In many areas of the world where water resources are scarce, desalination of seawater can be a life-saving solution. Currently available technologies require big investments, consume much energy, and harm environments with byproducts. However, there are promising new technologies like SAROS, a small-scale desalination system that harnesses wave power.
“Water, water, everywhere, nor any drop to drink.” Said Samuel Taylor Coleridge in his poem “The Rime of the Ancient Mariner.” While water covers nearly three-quarters (71%) of the Earth’s surface, only a tiny fraction is drinkable. With virtually unlimited volumes of seawater, desalination is a solution to supply fresh water to the 783 million people around the world without access to clean water. However, large industrial desalination plants are often expensive to set up and require huge amounts of fossil fuels for power. These plants also emit salt-rich brine back into seawater which threatens marine ecosystems.
“By eliminating the need to burn fossil fuels to produce energy, SAROS requires half the cost of conventional desalination technologies.”
The SAROS Desalinator
After their senior project in 2013, Chris Matthews and Justin Sonnett, two mechanical engineering graduates from the University of North Carolina-Charlotte (UNCC), presented their invention, the Swell Actuated Reverse Osmosis System (SAROS), as a prototype and launched a startup, EcoH2O Innovations LLC. via an Indiegogo campaign.
In June 2015, EcoH2O Innovations also presented the project to the Hello Tomorrow Conference in Paris. SAROS is a wave-powered floating machine that converts seawater into drinking water through reverse osmosis. Like the movement of the mast of a ship magnifying the pitching of the hull, SAROS harnesses this pendulum movement to generate and use energy.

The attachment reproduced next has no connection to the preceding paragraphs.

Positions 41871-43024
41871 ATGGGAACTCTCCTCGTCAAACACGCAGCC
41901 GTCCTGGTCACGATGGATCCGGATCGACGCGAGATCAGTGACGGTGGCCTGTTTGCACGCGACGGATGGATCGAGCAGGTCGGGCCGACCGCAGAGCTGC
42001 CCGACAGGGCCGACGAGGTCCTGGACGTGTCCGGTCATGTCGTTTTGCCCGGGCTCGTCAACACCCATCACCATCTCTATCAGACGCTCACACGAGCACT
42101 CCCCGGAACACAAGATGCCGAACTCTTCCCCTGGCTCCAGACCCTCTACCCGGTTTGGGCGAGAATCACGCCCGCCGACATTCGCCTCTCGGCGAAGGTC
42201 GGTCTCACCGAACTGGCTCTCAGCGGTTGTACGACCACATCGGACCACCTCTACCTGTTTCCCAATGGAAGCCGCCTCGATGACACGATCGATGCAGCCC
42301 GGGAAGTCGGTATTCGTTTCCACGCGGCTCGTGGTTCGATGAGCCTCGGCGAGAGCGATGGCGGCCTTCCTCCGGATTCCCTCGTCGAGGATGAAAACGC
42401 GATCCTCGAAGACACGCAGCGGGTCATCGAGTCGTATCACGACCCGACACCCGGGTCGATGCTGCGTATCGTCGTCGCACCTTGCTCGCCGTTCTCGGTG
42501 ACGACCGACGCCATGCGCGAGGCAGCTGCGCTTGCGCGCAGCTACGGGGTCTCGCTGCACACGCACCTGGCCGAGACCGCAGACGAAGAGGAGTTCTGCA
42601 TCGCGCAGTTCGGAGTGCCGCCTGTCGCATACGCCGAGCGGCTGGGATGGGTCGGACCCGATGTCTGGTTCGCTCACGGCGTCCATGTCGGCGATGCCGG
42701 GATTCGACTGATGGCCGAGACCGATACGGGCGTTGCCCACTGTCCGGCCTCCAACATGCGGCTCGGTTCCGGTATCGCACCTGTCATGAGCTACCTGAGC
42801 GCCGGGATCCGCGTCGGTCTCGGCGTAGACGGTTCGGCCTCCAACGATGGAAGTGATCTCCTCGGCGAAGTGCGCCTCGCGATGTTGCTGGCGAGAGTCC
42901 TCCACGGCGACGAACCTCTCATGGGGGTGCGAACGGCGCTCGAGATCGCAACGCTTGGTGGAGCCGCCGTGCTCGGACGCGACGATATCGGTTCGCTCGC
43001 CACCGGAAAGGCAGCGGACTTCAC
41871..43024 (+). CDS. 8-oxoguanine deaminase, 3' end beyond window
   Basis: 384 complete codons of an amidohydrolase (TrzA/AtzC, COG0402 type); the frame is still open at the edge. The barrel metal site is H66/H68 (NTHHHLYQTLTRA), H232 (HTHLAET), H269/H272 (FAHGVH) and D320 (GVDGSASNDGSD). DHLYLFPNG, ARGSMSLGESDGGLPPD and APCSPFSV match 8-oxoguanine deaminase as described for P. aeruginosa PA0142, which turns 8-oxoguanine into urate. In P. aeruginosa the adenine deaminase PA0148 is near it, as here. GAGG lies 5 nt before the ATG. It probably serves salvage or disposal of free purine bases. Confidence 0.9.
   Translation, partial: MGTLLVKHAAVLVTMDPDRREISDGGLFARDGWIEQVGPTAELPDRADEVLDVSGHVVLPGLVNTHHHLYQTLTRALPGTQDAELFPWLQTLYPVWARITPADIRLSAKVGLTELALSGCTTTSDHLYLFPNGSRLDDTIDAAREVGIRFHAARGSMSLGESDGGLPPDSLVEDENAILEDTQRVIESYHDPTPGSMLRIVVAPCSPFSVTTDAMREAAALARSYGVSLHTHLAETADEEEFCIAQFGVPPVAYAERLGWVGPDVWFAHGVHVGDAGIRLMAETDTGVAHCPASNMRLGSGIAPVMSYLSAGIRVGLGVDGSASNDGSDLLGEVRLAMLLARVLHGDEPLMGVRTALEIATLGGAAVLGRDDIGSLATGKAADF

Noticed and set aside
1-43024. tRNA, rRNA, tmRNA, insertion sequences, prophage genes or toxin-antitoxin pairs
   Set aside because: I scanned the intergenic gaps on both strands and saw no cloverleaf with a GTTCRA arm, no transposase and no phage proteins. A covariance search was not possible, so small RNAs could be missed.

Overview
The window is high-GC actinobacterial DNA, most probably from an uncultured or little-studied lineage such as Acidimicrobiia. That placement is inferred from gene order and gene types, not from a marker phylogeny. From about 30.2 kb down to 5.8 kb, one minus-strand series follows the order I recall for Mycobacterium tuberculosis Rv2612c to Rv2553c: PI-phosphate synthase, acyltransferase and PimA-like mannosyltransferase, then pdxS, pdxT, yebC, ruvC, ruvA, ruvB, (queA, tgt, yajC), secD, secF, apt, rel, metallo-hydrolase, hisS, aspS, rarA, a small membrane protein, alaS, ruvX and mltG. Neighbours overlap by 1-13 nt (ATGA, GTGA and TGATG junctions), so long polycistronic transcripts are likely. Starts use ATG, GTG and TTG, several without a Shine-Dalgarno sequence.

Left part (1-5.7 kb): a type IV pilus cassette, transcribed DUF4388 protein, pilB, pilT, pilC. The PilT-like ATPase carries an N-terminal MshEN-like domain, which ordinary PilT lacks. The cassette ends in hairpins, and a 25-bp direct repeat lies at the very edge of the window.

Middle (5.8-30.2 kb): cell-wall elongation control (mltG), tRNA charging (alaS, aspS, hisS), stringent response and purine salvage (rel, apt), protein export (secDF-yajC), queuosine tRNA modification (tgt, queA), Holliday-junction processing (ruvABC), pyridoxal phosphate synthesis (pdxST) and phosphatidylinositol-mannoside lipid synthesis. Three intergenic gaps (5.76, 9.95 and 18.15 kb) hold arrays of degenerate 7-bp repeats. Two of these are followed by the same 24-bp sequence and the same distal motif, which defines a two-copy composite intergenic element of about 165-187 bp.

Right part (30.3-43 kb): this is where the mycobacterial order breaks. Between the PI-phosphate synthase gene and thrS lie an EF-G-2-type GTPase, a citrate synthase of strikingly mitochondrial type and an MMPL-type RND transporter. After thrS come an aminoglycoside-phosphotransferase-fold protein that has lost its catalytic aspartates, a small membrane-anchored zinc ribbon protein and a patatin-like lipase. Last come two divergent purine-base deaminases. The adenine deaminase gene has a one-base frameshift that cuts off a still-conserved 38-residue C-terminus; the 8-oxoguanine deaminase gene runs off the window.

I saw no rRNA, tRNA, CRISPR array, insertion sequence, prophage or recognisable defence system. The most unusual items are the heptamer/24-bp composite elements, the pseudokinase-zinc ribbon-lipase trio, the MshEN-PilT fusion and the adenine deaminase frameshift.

Cheaper, Smaller, and More Efficient
Ideally, the desalination system would be made up of a network of small units (buoys) connected to shore tanks and thereby produce clean water. SAROS removes salt from water rather than freshwater from seawater, thus displacing smaller water volumes than most desalination systems as salt represents only a small percentage of what makes saltwater briny. By eliminating the need to burn fossil fuels to produce energy, SAROS requires half the cost of conventional desalination technologies. SAROS can also filter plastic from seawater.
SAROSv2, a new buoy prototype, can produce up to 3,500 gallons of potable water per day.
This new innovation could democratize desalination access for coastal communities, and reduce the environmental impact of producing drinkable water. For their work, Sonnett and Matthews have received many awards including the 2014 Thomas Edison Award. They recently opened a second SAROS branch in Willmington, NC to aid in continuing research and development.